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  1. #1
    Mark Zeegers Guest

    Default Washington DC to New Orleans

    We're 5 British lads planning an ultimate route trip this summer (May) and would like to know if anybody has any suggestions on the best route to go from Washington DC to New Orleans?
    Any worth while places to visit?
    Any tips?
    Estimation on how long the drive will take?

  2. #2
    Join Date
    Jan 1998
    Las Vegas, Nevada

    Default The Other Mother Road

    Here is a suggestion you might not have thought of yet. Head due west on US-50, all of the way over to US-61 and then follow US-61 south to New Orleans. US-61 has been called the Other Mother Road, (Route 66 being the most commonly known). Tim Steil wrote a truly awesome guide to this little-traveled road. Click here for my review of Highway 61 Revisted.


  3. #3
    BoredTXGirl Guest


    Used to drive this one often when I was living in Arlington and heading home or back...
    I prefer to use 81 out of the Washington area South to 40, which you pick up in Tennessee just before you get to Knoxville. From there it is easy to follow 40 through Nashville and Memphis to pick up 55 South, which will take you straight to Lake Pontchartrain (New Orleans proper).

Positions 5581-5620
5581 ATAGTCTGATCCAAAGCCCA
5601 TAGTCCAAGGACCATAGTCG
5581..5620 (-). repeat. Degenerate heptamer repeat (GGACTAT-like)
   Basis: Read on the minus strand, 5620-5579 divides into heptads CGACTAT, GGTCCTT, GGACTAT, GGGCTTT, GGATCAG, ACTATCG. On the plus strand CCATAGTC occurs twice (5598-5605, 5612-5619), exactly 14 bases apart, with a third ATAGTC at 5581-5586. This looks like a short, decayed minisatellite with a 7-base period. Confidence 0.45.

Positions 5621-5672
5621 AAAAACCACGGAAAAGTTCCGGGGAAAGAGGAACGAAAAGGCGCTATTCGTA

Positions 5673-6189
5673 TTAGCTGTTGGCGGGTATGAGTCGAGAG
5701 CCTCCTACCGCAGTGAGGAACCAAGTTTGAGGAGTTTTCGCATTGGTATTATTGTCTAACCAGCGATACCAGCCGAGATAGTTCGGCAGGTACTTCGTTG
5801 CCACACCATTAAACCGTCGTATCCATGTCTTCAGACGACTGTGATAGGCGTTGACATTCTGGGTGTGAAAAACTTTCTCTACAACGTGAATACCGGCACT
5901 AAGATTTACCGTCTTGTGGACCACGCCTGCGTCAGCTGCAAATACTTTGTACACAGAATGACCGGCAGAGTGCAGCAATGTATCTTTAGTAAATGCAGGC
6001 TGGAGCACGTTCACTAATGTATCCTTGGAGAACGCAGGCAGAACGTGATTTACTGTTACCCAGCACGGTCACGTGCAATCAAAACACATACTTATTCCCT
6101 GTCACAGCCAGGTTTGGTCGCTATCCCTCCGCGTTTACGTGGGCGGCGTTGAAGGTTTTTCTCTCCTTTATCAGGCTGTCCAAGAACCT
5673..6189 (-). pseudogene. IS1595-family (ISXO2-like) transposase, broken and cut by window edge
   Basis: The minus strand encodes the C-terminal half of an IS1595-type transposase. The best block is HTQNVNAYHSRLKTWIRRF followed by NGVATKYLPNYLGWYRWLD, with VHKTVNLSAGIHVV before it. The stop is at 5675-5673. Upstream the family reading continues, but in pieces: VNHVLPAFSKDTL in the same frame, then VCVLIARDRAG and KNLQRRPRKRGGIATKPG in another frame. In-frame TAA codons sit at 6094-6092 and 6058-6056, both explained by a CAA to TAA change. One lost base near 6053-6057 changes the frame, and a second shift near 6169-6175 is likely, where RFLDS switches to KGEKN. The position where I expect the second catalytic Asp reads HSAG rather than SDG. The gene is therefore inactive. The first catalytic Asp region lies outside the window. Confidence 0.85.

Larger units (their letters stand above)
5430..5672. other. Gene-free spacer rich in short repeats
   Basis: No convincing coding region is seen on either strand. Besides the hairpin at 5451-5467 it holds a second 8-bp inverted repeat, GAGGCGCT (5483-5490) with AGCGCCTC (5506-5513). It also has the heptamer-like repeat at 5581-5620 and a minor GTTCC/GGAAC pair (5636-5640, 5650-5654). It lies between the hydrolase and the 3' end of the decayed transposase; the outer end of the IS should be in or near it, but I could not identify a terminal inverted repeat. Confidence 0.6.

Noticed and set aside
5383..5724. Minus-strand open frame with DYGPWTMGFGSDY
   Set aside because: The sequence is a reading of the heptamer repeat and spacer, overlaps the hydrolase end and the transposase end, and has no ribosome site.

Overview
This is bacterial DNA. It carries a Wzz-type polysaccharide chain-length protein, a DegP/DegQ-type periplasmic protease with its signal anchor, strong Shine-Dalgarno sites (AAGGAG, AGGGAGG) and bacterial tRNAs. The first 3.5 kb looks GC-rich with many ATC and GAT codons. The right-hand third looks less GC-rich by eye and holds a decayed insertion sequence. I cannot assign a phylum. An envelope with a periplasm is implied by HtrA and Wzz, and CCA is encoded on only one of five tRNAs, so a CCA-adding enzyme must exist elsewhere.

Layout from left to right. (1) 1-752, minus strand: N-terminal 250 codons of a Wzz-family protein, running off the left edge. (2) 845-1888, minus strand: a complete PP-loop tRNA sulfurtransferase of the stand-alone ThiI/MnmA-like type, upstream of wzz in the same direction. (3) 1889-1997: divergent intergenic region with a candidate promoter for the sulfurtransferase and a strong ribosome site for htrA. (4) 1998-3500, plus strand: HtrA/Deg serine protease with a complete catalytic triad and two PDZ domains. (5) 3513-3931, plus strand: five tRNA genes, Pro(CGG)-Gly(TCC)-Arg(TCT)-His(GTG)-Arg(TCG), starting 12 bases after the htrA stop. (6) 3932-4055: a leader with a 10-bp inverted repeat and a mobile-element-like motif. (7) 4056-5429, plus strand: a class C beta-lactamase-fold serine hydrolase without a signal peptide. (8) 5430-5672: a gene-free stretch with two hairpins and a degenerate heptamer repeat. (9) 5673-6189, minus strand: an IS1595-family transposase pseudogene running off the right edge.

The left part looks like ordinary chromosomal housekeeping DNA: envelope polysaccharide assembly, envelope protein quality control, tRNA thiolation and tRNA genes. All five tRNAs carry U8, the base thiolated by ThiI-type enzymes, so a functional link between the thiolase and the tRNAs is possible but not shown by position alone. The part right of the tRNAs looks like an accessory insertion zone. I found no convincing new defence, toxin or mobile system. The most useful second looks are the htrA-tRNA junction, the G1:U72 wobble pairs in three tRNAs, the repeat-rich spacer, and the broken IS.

I found that this was the most appealing, scenery-wise, as well as offering goofy entertainment roadside, which is something I enjoy. There's a lot of nature too, if you're into that - check out the Natural Bridge near the Virginia/Tennessee border, the Cherokee National Forest, or the Smoky Mountains National Park, which is a bit south of the interstate route along 40, but worth the extra time if you like mountainscapes.
    Nashville, of course, has a lively nightlife and Dollywood, and then Memphis has Graceland (and great barbecue).
    Once you head south out of Tennessee through Mississippi and Louisiana, watch for the signs along the highway. In Clarksdale (west of 55 in the northern area of Mississippi) you can stay at a 'Bed & Beer' where you sleep in actual sharecroppers' shacks. It's a historical place in more ways than one - lots of blues singers and such have stayed there over the years. Not far from Jackson in Mississippi is a petrified forest. To the east there someplace is Rodney, MS - a creepy ghost town that looks like something in one of those movies where everyone dies of a strange disease, and your car is the only one with living people in it.
    Once you cross into Louisiana, there's Abita Springs, where you have to go see the UCM and meet Beauford the Bassigator (don't ask).

    There are bunches of other things in the small southern towns too, you'll have to find them for yourself.

    The drive usually took me 5 or 6 days or more, but that's only because I tend to get distracted and don't cover much ground on a daily basis. Driving straight through with no stops, you can make it in two very long days or three regular ones.
    Have a good time, whichever route you take!

  4. #4
    Join Date
    Jan 1998
    Las Vegas, Nevada

    Default Great Tips!

    A really great post!

    Here is one of the "shacks":

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